Notice that sad articles don't tend to get shared, either.
The importance of awe is an especially important factor to draw attention to. In the study, awe is defined as:
...the emotion of self-transcendence, a feeling of admiration and elevation in the face of something greater than the self. It involves the opening or broadening of the mind and an experience of wow that makes you stop and think.
This is the polar opposite of what we would expect from the filter bubble. People actually love ideas that change the way they think about the world, and share them almost compulsively.
Now, why is this a problem? Do we really want to see more boring things in our social feeds? Do we want fewer awe-inspiring blog posts in the world? Not really. What doesn't have an emotional impact on us is usually irrelevant to us. We've always filtered out the boring stuff. Sacrificing emotionally intense content for a more accurate picture of the world has its benefits, but there will always be some filtering, so long as we're human beings.
So let me explain what I think the actual problem is, and why it's different from what we've seen before.
The Novelty Bubble: How Instincts and Algorithms Work Together to Show Us Interesting Things, Whether or Not They're True
I've mentioned in previous posts that I spend a lot of time second guessing widely held beliefs. I do this because it helps me arrive at interesting insights, but it's also proven to be a useful skill as a marketer. Controversy and counterintuitive facts capture attention because they elicit emotional responses, and give us new things to think about.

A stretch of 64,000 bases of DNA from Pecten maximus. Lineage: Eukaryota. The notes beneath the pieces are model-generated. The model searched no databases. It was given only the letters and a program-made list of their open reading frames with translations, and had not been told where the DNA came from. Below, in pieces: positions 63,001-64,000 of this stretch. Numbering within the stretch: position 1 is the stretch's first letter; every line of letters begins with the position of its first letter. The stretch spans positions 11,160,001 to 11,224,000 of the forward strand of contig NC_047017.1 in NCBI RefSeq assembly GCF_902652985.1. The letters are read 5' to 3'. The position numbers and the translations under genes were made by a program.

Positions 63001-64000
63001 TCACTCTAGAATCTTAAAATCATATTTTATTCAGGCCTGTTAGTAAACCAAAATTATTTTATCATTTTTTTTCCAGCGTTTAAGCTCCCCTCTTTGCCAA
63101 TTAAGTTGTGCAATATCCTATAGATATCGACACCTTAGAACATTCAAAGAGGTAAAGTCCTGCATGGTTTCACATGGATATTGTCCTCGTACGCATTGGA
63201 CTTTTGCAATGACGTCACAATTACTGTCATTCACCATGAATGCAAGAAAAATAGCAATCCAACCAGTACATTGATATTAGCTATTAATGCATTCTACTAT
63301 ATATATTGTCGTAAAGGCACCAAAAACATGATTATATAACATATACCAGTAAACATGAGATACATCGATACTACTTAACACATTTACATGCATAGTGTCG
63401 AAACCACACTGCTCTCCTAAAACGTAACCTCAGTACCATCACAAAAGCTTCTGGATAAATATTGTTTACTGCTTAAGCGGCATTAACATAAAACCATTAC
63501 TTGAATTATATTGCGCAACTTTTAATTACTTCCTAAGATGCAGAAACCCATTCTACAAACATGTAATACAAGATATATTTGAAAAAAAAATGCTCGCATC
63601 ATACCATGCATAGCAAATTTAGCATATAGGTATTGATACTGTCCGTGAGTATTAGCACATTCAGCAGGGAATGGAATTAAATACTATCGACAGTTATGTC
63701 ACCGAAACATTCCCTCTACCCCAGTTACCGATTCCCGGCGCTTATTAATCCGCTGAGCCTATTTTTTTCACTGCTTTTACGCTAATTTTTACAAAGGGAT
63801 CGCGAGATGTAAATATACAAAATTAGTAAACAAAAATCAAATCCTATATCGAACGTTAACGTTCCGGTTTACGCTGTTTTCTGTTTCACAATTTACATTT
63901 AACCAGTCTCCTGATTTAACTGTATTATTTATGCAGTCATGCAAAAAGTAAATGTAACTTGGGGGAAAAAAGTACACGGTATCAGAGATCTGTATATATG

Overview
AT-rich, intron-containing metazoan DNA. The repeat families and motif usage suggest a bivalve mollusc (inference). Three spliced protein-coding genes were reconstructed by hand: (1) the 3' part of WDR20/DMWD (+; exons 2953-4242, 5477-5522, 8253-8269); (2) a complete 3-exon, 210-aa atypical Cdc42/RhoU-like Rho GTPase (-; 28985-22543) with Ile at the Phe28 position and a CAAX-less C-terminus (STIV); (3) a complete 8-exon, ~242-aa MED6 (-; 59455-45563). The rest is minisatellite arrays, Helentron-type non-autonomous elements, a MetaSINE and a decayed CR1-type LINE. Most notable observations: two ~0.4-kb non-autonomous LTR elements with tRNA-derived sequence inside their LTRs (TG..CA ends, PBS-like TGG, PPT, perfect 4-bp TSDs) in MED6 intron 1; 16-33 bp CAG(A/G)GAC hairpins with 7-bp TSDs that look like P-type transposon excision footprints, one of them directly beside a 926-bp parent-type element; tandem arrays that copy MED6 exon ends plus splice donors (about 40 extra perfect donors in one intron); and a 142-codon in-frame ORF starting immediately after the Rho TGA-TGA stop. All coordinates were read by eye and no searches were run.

This is often a good thing. Counterintuitive facts often give us a new perspective on the world, and can make us more open-minded in general. When it comes to controversial topics, I typically try to find a unique perspective, one that doesn't fall within the clearly defined dividing lines most controversies thrust us into, and this has a similar effect.
For these very reasons, content like this also tends to do well on social networks. It gets shared. It gets linked to. It grabs attention in search results.
But there's a problem. None of this stuff actually has to be true, or even well researched, to have the same effect.
If you're like many citizens of the internet, you've probably heard this little piece of controversy: you lose the rights to everything you post to Facebook. Once it's published on their site, you no longer own it. It becomes theirs, and you surrender your copyright.
Well, actually, that's not at all true.
This is an idea that has all the right kinds of properties to spread through social networks. It makes people angry. It's controversial. It relates to your everyday life, so it has practical implications.
It also has the unique characteristic of sounding like it's true. After all, you never read the EULA when you joined the site. Facebook is entangled in all kinds of privacy controversies. It doesn't sound like it would be illegal, and patent and copyright trolls abound on the internet. Why wouldn't Facebook be doing something like this?